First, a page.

'Black children often alienated in early years education'



Experiences of humiliation and bullying live long in the memory. So does the feeling of being ‘othered’ – a phrase to describe someone who is excluded because they are different.

Diane Garrison was ‘othered’ as a schoolgirl growing up in Runcorn and still recalls with a vivid hurt the feeling of frustration as her teachers at first disregarded her and then treated her as ‘a problem’.

“I couldn’t sit still in class, I asked too many questions; sometimes I even dared to admit I didn’t understand,” she says.

“But as I was brown skinned, I was easy to pigeon hole as a ‘problem child’. The colour of my skin explained why I wasn’t as compliant as the other, better behaved children; the ‘normal’ ones.”

George Floyd murder

So, even 40 years on from her Liverpool schooldays, and with decades of experience herself in the classroom, as a teacher, the hurt continues to resurface, rekindled by a never-ending story of racism in society. 

The murder of George Floyd drove Diane to write a passionate essay 'Do better: tackling racism in early years education and care’, which has earned her a national prize.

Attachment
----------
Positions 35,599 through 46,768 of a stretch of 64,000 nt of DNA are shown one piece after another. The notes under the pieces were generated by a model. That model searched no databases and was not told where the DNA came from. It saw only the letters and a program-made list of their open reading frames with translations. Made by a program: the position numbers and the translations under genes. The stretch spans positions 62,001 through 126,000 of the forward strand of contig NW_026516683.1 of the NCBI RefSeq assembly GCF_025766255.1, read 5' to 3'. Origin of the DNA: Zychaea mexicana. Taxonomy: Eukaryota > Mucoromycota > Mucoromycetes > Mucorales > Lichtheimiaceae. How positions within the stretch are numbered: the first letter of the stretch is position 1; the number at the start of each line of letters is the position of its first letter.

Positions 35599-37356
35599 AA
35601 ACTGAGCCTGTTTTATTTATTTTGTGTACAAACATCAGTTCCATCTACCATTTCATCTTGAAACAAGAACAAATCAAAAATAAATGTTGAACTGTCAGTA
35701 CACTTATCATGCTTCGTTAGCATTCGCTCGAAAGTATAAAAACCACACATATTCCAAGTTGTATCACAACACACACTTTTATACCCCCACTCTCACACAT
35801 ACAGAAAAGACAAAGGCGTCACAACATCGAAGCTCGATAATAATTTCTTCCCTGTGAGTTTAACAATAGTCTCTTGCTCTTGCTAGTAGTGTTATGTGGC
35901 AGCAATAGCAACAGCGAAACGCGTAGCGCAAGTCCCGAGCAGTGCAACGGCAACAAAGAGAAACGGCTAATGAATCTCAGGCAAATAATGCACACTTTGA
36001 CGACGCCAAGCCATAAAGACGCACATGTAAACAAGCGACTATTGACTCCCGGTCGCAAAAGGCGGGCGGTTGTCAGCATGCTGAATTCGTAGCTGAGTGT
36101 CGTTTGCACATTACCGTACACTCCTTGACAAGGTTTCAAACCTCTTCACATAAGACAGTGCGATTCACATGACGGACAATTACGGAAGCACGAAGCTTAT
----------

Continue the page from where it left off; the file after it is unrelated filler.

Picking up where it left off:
“The killing had a profound effect on me as a dual heritage woman, mum and teacher not least because there is commonly a denial about the existence of racism in early years education,” explained Diane, who has just completed her

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at LJMU’s School of Education.

“One of my biggest concerns is the lost potential of black and brown, global majority children, who are often alienated from the education process at an early age. 

Witness

“As a child, I myself witnessed this. There were those who were blatantly racist, but also those who would probably have said they ‘didn’t see colour’; but who, by being colour blind, unwittingly managed to ‘other’ me just as effectively.

“I have also witnessed it happening to children I have come into contact with over the course of my career and unpicking and understanding how this may happen has been a key part of my own personal development as a teacher and lifelong learner.

Putting her thoughts down on paper as part of her MA has not only given Diane a chance to personally reflect on power relationships, it has won her the annual Student Writing Reflections prize, awarded by the Association for Professional Development in Early Years, TACTYC.

It also sets her on the road for her next ambition – a PhD in education. We wish her well in that endeavour!

“Individual bias and power relationships exist in our schools,” she adds. “As educators we must all reflect on that and deal with it, in the interest of the children we support.”

You can read Diane’s essay on racism in education, which was put forward by lecturer Dr Naomi McLeod, on the TACTYC website https://tactyc.org.uk
 



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